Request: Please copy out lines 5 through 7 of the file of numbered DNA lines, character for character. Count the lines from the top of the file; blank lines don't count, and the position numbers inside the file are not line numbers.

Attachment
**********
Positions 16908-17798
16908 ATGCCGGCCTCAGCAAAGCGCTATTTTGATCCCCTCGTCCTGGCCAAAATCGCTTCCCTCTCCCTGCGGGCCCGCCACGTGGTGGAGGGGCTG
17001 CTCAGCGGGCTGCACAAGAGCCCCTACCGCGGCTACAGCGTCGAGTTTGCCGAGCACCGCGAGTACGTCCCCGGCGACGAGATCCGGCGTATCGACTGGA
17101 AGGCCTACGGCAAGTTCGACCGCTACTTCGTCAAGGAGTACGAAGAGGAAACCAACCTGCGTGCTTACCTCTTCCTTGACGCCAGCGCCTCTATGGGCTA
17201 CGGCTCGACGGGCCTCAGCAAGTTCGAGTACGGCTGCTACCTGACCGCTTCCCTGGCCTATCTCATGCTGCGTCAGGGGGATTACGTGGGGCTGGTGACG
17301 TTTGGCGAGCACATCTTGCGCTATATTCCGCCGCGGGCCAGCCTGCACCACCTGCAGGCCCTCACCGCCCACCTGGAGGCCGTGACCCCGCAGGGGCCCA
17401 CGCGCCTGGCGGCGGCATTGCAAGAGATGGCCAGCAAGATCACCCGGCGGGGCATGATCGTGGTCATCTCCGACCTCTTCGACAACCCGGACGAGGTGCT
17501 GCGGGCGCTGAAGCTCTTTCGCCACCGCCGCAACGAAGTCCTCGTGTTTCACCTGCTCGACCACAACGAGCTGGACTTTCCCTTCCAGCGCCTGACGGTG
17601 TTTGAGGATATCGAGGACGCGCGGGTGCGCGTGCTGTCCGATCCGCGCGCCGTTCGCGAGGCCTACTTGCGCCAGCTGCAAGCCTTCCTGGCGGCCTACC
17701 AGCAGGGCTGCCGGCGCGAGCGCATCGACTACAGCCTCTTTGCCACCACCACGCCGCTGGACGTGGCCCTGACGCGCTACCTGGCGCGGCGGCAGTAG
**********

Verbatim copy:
17201 CGGCTCGACGGGCCTCAGCAAGTTCGAGTACGGCTGCTACCTGACCGCTTCCCTGGCCTATCTCATGCTGCGTCAGGGGGATTACGTGGGGCTGGTGACG
17301 TTTGGCGAGCACATCTTGCGCTATATTCCGCCGCGGGCCAGCCTGCACCACCTGCAGGCCCTCACCGCCCACCTGGAGGCCGTGACCCCGCAGGGGCCCA
17401 CGCGCCTGGCGGCGGCATTGCAAGAGATGGCCAGCAAGATCACCCGGCGGGGCATGATCGTGGTCATCTCCGACCTCTTCGACAACCCGGACGAGGTGCT